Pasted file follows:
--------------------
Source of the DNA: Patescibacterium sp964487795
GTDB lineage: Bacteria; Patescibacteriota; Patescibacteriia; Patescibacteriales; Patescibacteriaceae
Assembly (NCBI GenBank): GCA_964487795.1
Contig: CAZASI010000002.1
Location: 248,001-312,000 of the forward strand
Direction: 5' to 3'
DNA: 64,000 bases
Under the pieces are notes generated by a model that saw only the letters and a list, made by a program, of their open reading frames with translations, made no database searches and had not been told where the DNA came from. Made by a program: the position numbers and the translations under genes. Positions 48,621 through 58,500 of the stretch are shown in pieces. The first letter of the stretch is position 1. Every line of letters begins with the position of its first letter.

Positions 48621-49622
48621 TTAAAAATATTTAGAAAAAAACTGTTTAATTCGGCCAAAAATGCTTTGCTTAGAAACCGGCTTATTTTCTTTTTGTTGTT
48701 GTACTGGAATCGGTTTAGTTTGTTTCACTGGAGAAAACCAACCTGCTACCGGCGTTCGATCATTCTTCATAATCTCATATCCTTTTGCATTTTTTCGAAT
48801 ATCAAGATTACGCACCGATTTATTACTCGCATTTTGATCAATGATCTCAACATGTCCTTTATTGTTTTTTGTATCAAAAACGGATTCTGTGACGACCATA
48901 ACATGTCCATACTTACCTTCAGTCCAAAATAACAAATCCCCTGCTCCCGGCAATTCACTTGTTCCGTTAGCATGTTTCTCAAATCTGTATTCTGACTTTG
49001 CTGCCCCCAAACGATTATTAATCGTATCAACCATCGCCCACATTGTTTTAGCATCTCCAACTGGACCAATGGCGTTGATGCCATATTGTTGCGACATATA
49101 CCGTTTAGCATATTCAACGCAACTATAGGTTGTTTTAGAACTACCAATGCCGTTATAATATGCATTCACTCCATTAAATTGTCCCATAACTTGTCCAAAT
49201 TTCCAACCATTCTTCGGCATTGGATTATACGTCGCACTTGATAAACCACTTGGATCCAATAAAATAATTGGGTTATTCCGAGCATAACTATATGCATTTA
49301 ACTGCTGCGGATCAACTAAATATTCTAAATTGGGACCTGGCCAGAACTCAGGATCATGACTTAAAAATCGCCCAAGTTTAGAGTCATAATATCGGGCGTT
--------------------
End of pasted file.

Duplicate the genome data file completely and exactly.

Source of the DNA: Patescibacterium sp964487795
GTDB lineage: Bacteria; Patescibacteriota; Patescibacteriia; Patescibacteriales; Patescibacteriaceae
Assembly (NCBI GenBank): GCA_964487795.1
Contig: CAZASI010000002.1
Location: 248,001-312,000 of the forward strand
Direction: 5' to 3'
DNA: 64,000 bases
Under the pieces are notes generated by a model that saw only the letters and a list, made by a program, of their open reading frames with translations, made no database searches and had not been told where the DNA came from. Made by a program: the position numbers and the translations under genes. Positions 48,621 through 58,500 of the stretch are shown in pieces. The first letter of the stretch is position 1. Every line of letters begins with the position of its first letter.

Positions 48621-49622
48621 TTAAAAATATTTAGAAAAAAACTGTTTAATTCGGCCAAAAATGCTTTGCTTAGAAACCGGCTTATTTTCTTTTTGTTGTT
48701 GTACTGGAATCGGTTTAGTTTGTTTCACTGGAGAAAACCAACCTGCTACCGGCGTTCGATCATTCTTCATAATCTCATATCCTTTTGCATTTTTTCGAAT
48801 ATCAAGATTACGCACCGATTTATTACTCGCATTTTGATCAATGATCTCAACATGTCCTTTATTGTTTTTTGTATCAAAAACGGATTCTGTGACGACCATA
48901 ACATGTCCATACTTACCTTCAGTCCAAAATAACAAATCCCCTGCTCCCGGCAATTCACTTGTTCCGTTAGCATGTTTCTCAAATCTGTATTCTGACTTTG
49001 CTGCCCCCAAACGATTATTAATCGTATCAACCATCGCCCACATTGTTTTAGCATCTCCAACTGGACCAATGGCGTTGATGCCATATTGTTGCGACATATA
49101 CCGTTTAGCATATTCAACGCAACTATAGGTTGTTTTAGAACTACCAATGCCGTTATAATATGCATTCACTCCATTAAATTGTCCCATAACTTGTCCAAAT
49201 TTCCAACCATTCTTCGGCATTGGATTATACGTCGCACTTGATAAACCACTTGGATCCAATAAAATAATTGGGTTATTCCGAGCATAACTATATGCATTTA
49301 ACTGCTGCGGATCAACTAAATATTCTAAATTGGGACCTGGCCAGAACTCAGGATCATGACTTAAAAATCGCCCAAGTTTAGAGTCATAATATCGGGCGTT